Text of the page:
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Global Genius – New Folk: Don’t play anything… play everything.

Artist: Global Genius
Album: New Folk
Year: 2019
Grade: B-

In Brief: This is really more of a singer/songwriter side project by a pair of guys mostly known for playing instruments and/or singing BGVs on other people’s records and in commercial jingles. That may seem like an oddly commercial pedigree for this under-the-radar independent release, but there are some genuinely smart lyrics and soothing melodies on this modest little album, if you’re willing to overlook a few of the cornier selections.

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Bon Iver – i,i: I’d throw another “i” in there, and an exclamation point for good measure.

Artist: Bon Iver
Album: i,i
Year: 2019
Grade: C+

In Brief: Bon Iver’s fourth album isn’t the radical sonic leap forward that albums #2 and #3 were. At times, Justin Vernon seems hell-bent on sabotaging the melodies and structures of his songs with harsh noise, or bridges and outros that lazily drift off into nothingness. One could argue that this was a bold experiment on 22, A Million, but the highlights were much stronger on that record. Here, even the strongest tracks don’t compel me to stick around long enough to puzzle over what it could all mean, and this is the first time I’ve honestly felt that way about a Bon Iver record.

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Matthew Thiessen & the Earthquakes – Wind Up Bird: Twee(t) Pop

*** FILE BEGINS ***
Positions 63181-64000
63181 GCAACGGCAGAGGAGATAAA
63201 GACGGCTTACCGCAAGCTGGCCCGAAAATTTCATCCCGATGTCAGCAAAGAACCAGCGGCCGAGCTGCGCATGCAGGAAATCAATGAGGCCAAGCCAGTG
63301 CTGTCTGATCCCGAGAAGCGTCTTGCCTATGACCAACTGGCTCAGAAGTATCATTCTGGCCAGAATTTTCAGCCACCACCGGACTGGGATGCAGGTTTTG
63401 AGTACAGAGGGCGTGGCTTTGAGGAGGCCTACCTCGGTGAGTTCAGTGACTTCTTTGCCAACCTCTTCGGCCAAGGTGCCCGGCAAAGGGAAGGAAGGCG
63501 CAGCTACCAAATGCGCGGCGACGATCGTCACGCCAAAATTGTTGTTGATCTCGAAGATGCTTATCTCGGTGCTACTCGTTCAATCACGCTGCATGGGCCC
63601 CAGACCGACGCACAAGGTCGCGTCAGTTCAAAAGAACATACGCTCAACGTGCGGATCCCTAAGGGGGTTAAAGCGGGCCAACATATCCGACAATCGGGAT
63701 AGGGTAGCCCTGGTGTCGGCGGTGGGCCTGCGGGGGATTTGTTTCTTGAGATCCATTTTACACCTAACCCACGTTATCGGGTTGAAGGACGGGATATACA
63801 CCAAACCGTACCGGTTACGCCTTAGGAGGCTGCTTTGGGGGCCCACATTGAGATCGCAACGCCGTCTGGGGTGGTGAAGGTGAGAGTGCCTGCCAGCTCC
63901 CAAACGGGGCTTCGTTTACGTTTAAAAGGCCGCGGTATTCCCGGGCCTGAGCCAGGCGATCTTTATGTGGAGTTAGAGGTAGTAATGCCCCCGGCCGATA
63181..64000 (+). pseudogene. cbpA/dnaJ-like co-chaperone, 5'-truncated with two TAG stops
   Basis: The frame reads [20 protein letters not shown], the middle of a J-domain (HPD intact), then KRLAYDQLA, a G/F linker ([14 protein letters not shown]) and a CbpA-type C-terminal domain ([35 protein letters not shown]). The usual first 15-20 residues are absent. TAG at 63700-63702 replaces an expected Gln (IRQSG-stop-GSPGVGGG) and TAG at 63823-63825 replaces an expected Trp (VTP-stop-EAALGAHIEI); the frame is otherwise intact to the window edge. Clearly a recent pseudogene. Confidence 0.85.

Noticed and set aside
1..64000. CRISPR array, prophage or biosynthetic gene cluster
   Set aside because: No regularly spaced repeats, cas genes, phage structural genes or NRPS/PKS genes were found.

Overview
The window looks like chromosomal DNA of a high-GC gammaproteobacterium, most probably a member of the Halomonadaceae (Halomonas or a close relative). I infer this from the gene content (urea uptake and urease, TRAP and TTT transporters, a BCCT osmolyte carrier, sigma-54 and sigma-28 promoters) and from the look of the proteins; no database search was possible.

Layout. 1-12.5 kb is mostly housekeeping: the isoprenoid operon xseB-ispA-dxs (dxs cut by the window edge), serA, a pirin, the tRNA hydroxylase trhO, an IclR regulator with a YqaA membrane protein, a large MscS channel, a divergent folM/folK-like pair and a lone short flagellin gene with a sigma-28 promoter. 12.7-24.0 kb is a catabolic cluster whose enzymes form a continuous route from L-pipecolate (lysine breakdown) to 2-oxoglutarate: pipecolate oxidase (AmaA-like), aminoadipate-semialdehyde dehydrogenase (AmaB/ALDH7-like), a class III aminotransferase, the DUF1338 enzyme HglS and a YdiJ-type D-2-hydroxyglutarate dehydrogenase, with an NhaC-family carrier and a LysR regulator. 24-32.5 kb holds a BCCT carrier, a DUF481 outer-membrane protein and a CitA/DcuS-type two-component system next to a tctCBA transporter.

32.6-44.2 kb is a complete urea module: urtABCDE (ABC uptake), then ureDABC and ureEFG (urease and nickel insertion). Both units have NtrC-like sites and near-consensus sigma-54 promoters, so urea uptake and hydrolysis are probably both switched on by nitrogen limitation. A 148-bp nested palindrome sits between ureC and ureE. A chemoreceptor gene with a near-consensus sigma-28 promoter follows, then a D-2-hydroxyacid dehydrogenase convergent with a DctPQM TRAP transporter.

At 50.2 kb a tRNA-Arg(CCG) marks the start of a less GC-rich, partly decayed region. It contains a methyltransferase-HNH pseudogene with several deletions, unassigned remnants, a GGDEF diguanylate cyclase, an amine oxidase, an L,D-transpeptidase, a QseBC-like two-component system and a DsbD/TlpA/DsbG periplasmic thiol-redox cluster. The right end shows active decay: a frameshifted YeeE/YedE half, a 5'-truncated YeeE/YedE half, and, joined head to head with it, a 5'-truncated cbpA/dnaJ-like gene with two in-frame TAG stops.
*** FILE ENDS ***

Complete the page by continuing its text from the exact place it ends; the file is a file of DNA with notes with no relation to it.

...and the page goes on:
Artist: Matthew Thiessen & the Earthquakes
Album: Wind Up Bird
Year: 2018
Grade: B-

In Brief: It’s actually not that far of a stylistic leap from some of the mellower material on Relient K’s latest album to their lead singer’s first solo album. While I enjoy the clever indie/baroque pop arrangements and witty wordplay, I have to admit that only a handful of Thiessen’s songs on this album continue to stand out in my mind, beyond the initial novelty of hearing him do an acoustic record.

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DeVotchKa – This Night Falls Forever: Somewhere back in your memory, there’s a younger, prettier version of me.

Artist: DeVotchKa
Album: This Night Falls Forever
Year: 2018
Grade: A-

In Brief: Ten songs after a seven-year absence might seem like a meager offering from most bands, but DeVotchKa ensures that their long-awaited return is an engrossing and intoxicating listen. The Latin rock influences may not be as pronounced this time around, but the strings, whistling, and other exotic bits of instrumentation all help to give this record an adventurous, otherworldly aura that isn’t easily forgotten. This Night Falls Forever can be a bit of an emotionally intense listen at first, but it’s definitely worth your time.

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The Innocence Mission – Sun on the Square: Some lost things I will hope to find

Artist: The Innocence Mission
Album: Sun on the Square
Year: 2018
Grade: B

In Brief: Though it took a few listens to get over the initial “every song sounds the same” impression I had of this album, there’s more diversity in the color, tone, and instrumental textures to be found on the group’s tenth album than I can remember there being on those old Innocence Mission albums I listened to well over a decade ago. Now that the modest little vignettes in a number of these hopeful, innocent little folk songs have begun to sink into my subconscious, they seem to offer sublime glimpses of eternity despite their almost ephemeral nature.